As promised we will share our results:
We replaced the existing functionality with Java built-in serialization and two alternative libraries: FST and Kryo.
Doing this we were able to remove about 1250 lines of code (with more possible) which means less maintaining. All three support streams, making refactoring from buffers easy. FST and Kryo support optional registration, meaning code does not break when you forget to register, but the gain in efficiency is possible. Small note: we were unable to test Kryo with registration.
In terms of serialization size, jME performs best (props for that), but FST and Kryo follow closely. For a message containing a few Vector3f and Matrix3f, jME fit it in 137 bytes, FST in 149. Java built-in serialization is exceptionally bad with 552 bytes.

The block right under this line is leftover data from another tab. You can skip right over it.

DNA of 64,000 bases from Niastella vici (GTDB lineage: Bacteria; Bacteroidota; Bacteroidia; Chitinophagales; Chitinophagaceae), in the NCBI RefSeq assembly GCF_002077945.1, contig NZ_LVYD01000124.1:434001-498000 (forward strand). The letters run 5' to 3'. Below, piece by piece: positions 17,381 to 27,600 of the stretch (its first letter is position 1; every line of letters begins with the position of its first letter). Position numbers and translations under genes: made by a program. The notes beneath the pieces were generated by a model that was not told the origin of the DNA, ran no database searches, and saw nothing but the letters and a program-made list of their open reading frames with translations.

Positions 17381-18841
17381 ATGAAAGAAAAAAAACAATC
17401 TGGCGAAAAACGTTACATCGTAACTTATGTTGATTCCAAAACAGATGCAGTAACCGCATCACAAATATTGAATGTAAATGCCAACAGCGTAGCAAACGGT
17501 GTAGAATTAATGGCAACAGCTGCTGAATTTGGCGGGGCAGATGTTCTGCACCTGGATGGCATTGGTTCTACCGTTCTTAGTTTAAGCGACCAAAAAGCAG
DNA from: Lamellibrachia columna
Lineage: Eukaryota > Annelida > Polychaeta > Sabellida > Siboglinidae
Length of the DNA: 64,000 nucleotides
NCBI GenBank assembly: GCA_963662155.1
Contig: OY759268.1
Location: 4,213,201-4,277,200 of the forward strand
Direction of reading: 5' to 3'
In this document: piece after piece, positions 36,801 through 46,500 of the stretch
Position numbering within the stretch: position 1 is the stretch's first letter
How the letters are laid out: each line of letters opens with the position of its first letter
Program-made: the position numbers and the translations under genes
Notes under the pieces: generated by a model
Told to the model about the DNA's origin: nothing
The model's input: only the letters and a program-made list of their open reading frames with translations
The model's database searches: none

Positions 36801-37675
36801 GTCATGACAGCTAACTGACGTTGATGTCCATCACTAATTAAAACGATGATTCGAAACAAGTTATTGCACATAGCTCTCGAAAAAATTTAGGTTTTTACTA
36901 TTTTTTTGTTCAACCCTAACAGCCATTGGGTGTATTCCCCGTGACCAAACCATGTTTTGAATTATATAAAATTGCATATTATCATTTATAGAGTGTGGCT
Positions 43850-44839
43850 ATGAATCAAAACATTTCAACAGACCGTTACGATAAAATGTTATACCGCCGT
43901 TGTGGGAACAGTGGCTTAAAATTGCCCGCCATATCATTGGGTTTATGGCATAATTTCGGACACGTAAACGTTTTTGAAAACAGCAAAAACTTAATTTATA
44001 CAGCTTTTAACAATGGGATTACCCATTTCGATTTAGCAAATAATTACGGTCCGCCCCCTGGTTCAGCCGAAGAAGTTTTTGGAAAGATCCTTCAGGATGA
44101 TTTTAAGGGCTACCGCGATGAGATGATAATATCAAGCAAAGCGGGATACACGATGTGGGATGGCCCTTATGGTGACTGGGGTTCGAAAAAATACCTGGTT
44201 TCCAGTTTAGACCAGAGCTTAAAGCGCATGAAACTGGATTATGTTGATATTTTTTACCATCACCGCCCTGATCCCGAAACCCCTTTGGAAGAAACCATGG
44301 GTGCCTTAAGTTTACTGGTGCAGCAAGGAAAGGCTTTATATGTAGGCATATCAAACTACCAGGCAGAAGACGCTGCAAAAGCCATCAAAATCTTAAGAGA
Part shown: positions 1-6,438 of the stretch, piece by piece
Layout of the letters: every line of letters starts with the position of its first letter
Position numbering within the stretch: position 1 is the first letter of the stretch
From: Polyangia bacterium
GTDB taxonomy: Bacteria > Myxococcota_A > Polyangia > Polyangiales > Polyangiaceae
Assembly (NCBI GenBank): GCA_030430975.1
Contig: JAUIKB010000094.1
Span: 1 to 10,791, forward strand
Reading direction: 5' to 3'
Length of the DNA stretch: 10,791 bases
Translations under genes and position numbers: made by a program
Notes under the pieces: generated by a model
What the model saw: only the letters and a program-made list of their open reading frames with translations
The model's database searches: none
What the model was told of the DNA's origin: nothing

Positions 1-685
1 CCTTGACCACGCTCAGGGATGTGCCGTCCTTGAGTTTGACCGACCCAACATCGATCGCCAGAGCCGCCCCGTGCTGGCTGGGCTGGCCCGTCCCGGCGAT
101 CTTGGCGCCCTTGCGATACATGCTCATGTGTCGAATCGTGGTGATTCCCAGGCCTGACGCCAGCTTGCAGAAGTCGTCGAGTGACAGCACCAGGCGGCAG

We tested performance using a throughput test due to the lack of ‘real world’ example (MonkeyZone doesn’t work in the newest jME). Again, jME performed best closely followed by FST and Kryo. We are aware of the fact the throughput in a throughput test is limited by many other factors and we believe the difference in performance is unnoticeable in real games.
We think considering replacing the hand-made serialization system with either FST and Kryo is a good idea. It introduces a external dependency, but saves a lot of potential maintenance in the removal of over 1000 lines of code. We also believe the libraries are less buggy and the optional registration saves users and you lots of headaches. Performance is very similar and the differences are most likely unnoticeable.
If you want, we can help setting up a pull request. We also have written some unit tests that would be relatively easy to add. Our code can be found in this branch: https://github.com/rbottema/jmonkeyengine/tree/benchmarking